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Texas Might Consider Expanding their Compassionate Use Program

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Texas is a state known for being conservative on many issues – especially marijuana reform. However, that does not mean that they are completely opposed to the idea of legalization – at least not when it comes to medical marijuana. Current laws allow CBD oil to be used by patients with epilepsy – but a legislative proposal will appear on the November ballot that will give voters the chance to approve a medical marijuana program that would help hundreds of thousands more patients to legally access medical marijuana starting in 2017.

The state is already in the process of licensing dispensaries and organizations related to medical marijuana – so licensing additional businesses and expanding the patient base simply makes sense to them from a financial standpoint. It has been determined that if they were to add additional qualifying conditions for CBD, they could expand their patient base by 150,000 – put THC products into the mix and that would open up another patient base of around 565,000 individuals.

“If you look at licensing we would get—the revenue we get from licensing—as well as the fees and taxes, it’d have a huge economic impact of a regulated medicinal market, which would mean billions of dollars to the bottom line of the state in benefits,” stated local Senator José Menéndez, a Democrat from San Antonio Texas and one of the supporters of expanding the medical program.

In total, they expect that expanding the program’s list of qualifying conditions for CBD-based cannabis products would create a revenue of around $900 billion dollars – adding THC and all the qualifying conditions that would go along with it would push that even further. While the state is known for their conservative nature, they also know when there is an opportunity for making some money that they simply cannot pass up.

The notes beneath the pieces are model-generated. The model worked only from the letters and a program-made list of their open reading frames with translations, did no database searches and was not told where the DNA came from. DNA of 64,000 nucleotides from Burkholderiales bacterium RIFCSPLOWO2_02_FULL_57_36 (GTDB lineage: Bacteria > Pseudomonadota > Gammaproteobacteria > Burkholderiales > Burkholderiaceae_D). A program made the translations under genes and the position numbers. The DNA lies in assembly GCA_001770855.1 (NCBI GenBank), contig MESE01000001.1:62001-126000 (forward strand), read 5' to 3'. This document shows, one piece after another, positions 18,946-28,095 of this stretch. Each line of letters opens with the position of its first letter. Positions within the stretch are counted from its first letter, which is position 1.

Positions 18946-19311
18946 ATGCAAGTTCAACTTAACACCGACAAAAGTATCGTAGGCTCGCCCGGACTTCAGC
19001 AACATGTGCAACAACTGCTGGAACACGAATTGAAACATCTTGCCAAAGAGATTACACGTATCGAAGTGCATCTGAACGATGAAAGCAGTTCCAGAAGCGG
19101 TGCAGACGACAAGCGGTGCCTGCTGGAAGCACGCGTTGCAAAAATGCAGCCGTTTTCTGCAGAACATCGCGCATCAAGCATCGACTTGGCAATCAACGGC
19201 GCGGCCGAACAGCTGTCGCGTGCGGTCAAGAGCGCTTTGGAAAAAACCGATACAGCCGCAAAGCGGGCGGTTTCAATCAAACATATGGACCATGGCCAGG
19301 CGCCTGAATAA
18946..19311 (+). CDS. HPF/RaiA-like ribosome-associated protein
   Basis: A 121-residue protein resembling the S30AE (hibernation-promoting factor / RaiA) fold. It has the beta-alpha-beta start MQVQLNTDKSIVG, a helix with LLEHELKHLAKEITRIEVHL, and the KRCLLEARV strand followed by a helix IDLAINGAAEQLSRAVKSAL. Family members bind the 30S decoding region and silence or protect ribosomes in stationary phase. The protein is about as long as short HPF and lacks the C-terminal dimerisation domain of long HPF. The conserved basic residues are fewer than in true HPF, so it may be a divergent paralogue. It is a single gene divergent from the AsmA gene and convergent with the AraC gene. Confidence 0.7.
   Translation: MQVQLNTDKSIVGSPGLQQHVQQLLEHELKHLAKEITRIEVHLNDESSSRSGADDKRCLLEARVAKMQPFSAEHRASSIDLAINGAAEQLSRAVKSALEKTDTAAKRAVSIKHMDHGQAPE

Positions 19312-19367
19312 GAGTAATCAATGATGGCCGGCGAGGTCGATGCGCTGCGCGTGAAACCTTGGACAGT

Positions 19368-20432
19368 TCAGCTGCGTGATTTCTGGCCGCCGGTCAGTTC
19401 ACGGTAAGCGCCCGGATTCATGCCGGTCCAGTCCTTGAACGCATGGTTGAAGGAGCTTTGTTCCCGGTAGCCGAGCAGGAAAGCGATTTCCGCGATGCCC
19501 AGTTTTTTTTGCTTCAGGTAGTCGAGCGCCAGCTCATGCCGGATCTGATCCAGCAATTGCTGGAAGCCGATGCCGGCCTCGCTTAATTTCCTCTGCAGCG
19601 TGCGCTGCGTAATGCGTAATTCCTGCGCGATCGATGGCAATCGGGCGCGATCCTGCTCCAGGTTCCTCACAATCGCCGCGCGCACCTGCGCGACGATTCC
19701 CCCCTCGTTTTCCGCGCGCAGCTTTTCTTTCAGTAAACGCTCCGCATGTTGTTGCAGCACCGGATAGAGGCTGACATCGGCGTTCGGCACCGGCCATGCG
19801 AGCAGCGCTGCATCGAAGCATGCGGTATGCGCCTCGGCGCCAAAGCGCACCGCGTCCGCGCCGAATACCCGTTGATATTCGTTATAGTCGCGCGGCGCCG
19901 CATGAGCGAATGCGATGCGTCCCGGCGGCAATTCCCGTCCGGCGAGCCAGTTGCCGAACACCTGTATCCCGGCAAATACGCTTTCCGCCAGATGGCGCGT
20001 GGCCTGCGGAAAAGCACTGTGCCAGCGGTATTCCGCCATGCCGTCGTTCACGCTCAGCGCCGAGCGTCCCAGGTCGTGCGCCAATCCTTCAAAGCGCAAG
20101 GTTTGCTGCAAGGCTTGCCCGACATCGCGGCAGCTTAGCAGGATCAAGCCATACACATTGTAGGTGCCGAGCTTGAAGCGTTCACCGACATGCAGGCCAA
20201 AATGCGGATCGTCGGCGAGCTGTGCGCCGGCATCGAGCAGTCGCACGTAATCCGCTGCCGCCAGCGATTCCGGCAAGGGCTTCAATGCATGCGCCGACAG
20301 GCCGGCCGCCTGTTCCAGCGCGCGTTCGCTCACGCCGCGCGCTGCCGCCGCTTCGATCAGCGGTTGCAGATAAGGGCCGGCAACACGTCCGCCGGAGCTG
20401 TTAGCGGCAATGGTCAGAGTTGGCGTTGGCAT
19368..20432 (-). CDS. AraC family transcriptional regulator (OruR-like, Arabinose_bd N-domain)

One company, Vyripharm Botanicals is currently heading up the oversight of cannabis production – everything from cultivation to distribution is closely watched. They also intend to use this expansion – should it pass – as an opportunity to start researching the plant both for therapeutic uses as well as any potential concerns (though this type of research has generally only managed to disprove many of the prohibitionist theories about cannabis). Conditions being researched include seizure conditions, PTSD, psychiatric disorders and cancer.

Even though the state is putting this proposal on the ballot mainly to reap the financial benefits, it would end up helping thousands of patients – and it was proposed by the state rather than a citizen’s initiative. If the number of patients who would qualify is accurate, there are hundreds of thousands who would readily vote to allow medical marijuana, so with any luck patients in Texas will finally have access to medical marijuana sometime after the start of 2017.

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